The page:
it, and that on the west the inhabitants of Summan, but not those of Dahanah,
acknowledge him; and his assertion is to some extent borne out by known
tacts in regard to the occupation of Hafar which Ibn Bashid, though at one
time he seized it, was unable for long to retain. We may therefore consider
that the Shaikhdom is bounded between Jabal Sanam and Hafar by the Batin,
and that south of Hafar the border is the line dividing Summan from
Dahanaht as far south as the point where that line is intersected by the route

About this item


A printed précis of correspondence on various Persian Gulf Historically used by the British to refer to the sea area between the Arabian Peninsula and Iran. Often referred to as The Gulf or the Arabian Gulf. subjects, prepared for the Foreign Department of the Government of India, Simla, in July 1911 (Part I) and July 1913 (Part II). The document is divided into two parts. Most subjects relate to Turkish claims to sovereignty in the region, including the presence of Turkish garrisons, and were chosen and prepared because of the negotiations between the British and Turkish authorities connected to the Baghdad Railway plans.

Part I (folios 2-35) covers various subjects and is organised into eleven chapters, each devoted to a different topic or geographical area, as follows: Chapter I, British interests in the Persian Gulf Historically used by the British to refer to the sea area between the Arabian Peninsula and Iran. Often referred to as The Gulf or the Arabian Gulf. , Extent of Arabian littoral; Chapter II, Extent of Hasa and Katif [Qatif], Claims of the Turks to the whole of Eastern Arabia, Extent to which Turkish claims on the Arabian littoral are recognised by His Majesty's government, Proposed arrangement with the Turkish Government defining their sphere of influence on the Arabian littoral; Chapter III, Turkish occupation of El Bida [Doha], Extent of the Katar [Qatar] Peninsula; Chapter IV, Turkish designs on Katar, Policy of His Majesty's Government; Chapter V, Trucial Chiefs (Pirate Coast); Chapter VI, Maskat [Muscat] and Gwadar; Chapter VII, Kuwait; Chapter VIII, Um Kasr [Umm Qasr], Bubiyan and Warba; Chapter IX, Bahrain, Zakhnuniyeh [Zahnūnīyah] and Mohammerah [Korramshahr]; Chapter X, Proposed British action consequent on Turkish aggression; Chapter XI, Pearl fisheries. There are three appendices containing further correspondence relating to the main text.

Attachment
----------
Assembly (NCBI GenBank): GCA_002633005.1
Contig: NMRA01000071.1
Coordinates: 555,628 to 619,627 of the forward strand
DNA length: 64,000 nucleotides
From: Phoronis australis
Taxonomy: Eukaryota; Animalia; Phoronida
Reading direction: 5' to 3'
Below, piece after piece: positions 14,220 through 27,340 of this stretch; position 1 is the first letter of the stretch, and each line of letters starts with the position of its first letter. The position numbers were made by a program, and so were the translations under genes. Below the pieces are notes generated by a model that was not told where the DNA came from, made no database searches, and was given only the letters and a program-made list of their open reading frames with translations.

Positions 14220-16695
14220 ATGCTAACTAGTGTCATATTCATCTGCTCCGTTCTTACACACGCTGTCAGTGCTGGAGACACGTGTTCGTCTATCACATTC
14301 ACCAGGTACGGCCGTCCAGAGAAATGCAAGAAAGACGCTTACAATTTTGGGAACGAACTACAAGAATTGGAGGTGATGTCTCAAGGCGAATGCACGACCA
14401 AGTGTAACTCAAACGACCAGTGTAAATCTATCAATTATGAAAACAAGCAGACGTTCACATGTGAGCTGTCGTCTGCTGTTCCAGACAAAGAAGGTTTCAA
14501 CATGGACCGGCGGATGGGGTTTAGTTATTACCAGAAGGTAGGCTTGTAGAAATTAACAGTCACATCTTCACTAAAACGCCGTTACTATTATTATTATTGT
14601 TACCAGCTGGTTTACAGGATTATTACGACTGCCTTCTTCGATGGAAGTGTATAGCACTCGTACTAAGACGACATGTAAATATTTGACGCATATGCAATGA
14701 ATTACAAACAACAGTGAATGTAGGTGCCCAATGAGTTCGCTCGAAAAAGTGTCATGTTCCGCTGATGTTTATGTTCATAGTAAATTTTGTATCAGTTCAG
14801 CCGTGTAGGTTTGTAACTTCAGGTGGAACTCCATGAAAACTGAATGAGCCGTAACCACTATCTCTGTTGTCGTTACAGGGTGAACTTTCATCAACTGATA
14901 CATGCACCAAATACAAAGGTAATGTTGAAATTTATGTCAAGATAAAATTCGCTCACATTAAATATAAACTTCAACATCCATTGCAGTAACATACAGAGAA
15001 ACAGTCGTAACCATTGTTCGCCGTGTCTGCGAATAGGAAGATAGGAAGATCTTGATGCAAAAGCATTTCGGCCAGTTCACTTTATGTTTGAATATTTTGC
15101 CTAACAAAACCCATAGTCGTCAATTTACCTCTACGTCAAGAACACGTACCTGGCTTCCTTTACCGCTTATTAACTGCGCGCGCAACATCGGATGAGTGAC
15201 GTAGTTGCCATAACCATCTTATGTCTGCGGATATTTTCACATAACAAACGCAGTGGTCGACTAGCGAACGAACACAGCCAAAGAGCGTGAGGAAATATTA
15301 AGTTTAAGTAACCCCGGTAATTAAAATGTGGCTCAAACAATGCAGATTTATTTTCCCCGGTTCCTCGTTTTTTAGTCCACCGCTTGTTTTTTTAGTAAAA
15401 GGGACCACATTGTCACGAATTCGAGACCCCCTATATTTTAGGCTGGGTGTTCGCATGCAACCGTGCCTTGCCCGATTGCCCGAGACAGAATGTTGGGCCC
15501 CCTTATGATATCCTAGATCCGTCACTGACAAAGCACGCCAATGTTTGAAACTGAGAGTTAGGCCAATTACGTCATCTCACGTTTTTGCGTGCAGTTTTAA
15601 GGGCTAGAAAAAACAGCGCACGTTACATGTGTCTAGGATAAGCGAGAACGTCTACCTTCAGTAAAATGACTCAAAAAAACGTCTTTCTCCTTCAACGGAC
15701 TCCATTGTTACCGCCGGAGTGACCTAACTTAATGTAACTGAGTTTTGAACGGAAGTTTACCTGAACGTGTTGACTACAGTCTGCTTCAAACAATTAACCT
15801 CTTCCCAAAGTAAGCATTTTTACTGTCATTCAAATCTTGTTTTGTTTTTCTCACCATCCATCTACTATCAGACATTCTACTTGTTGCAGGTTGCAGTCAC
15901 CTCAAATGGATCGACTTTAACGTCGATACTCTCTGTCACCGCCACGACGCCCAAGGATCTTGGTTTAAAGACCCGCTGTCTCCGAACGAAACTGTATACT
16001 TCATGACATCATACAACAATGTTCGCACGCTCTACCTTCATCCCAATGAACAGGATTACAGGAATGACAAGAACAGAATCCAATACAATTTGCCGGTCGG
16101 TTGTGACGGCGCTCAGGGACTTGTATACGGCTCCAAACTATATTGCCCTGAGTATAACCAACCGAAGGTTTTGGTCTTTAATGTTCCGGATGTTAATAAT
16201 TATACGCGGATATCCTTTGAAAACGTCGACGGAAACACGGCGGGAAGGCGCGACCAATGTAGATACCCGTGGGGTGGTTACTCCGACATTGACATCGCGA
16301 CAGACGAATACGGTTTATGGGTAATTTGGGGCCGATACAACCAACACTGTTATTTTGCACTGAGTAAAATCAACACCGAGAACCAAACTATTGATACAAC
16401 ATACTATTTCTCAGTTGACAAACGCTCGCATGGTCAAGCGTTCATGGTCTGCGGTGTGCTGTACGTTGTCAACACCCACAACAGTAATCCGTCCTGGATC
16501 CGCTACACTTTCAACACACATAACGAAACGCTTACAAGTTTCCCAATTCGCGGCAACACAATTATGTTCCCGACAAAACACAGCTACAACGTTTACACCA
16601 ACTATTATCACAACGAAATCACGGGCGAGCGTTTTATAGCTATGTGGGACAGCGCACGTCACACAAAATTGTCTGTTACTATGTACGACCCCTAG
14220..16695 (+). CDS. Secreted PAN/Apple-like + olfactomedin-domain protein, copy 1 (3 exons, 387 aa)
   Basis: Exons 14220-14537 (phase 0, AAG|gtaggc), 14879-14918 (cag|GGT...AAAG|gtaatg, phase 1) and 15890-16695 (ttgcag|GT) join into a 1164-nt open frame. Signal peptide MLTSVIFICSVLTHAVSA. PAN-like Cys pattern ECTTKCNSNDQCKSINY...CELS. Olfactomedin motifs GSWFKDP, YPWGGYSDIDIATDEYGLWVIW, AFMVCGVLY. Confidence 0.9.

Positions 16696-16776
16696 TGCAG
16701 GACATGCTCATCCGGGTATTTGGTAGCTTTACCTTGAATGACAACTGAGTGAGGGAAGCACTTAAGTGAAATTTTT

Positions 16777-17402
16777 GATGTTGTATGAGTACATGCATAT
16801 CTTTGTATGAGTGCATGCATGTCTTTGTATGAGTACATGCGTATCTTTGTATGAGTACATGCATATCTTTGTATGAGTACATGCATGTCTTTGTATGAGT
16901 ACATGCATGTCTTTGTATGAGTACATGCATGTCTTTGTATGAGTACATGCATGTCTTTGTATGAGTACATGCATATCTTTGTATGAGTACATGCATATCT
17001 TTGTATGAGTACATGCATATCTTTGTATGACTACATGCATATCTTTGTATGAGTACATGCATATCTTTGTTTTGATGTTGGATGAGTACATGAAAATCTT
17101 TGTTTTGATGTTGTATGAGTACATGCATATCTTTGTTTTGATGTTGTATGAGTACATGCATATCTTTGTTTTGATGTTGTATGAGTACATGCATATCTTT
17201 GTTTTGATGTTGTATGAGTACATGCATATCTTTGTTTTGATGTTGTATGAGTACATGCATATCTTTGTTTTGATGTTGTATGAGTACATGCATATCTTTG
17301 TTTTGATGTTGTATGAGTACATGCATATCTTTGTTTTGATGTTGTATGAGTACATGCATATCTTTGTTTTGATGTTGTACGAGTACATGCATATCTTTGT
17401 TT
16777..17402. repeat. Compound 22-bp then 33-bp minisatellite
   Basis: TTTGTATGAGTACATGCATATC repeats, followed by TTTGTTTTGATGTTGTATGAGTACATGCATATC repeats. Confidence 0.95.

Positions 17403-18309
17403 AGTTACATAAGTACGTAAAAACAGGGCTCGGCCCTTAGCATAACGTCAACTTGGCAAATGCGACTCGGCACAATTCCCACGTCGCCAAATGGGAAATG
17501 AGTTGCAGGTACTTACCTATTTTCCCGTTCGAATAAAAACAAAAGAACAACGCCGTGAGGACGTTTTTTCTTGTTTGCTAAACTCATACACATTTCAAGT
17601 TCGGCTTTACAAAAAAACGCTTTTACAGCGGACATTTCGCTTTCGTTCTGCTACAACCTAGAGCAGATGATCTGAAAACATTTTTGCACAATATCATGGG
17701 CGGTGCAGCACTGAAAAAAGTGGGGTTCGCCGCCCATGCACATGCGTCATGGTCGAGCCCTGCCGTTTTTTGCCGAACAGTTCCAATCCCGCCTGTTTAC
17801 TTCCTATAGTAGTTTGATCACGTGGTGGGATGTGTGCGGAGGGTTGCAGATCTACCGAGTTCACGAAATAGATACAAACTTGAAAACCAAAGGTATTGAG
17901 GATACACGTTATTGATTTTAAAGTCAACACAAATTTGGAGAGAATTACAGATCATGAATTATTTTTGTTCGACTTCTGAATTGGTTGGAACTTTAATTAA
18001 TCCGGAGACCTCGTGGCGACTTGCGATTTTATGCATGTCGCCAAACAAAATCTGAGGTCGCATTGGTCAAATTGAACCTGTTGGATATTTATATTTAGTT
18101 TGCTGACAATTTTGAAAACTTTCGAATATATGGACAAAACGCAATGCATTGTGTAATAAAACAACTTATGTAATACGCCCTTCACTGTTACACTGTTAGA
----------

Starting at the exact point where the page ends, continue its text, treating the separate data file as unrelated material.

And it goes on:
Part II (folios 36-60) relates entirely to the Baghdad Railway and the negotiations between the British and Ottoman authorities that the proposal of the railway initiated. The negotiations covered several matters, including: the political statuses of Kuwait, Bahrain, and Qatar; the location of the railway's terminus; the ownership of the railway; and the creation of a commission for the improvement of navigation in the Chatt-el-Arab [Shaṭṭ al-‘Arab]. It opens with an introduction of the related issues (folios 37-41) followed by the relative correspondence (folios 42-53). It ends with the draft agreements (folios 53-60) - never ratified - drawn up by the two powers.

Extent and format
1 file (60 folios)

The document is arranged in two parts. The first part is then divided into chapters, each covering a different topic or geographical location. The correspondence section of the second part is in rough chronological order.

Physical characteristics

Foliation: the sequence commences at the front cover, and terminates at the inside back cover; these numbers are written in pencil, are circled, and are located in the top right corner of the recto The front of a sheet of paper or leaf, often abbreviated to 'r'. side of each folio.

Pagination: the volume also contains an original printed pagination sequence.

Condition: folios 59 and 60 have both been torn in two corners, resulting in the loss of some text.

Written in
English and French in Latin script
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'Persian Gulf précis. (Parts I and II)' [‎13r] (25/120), British Library: India Office Records and Private Papers, IOR/L/PS/20/C250, in Qatar Digital Library <> [accessed 20 November 2019]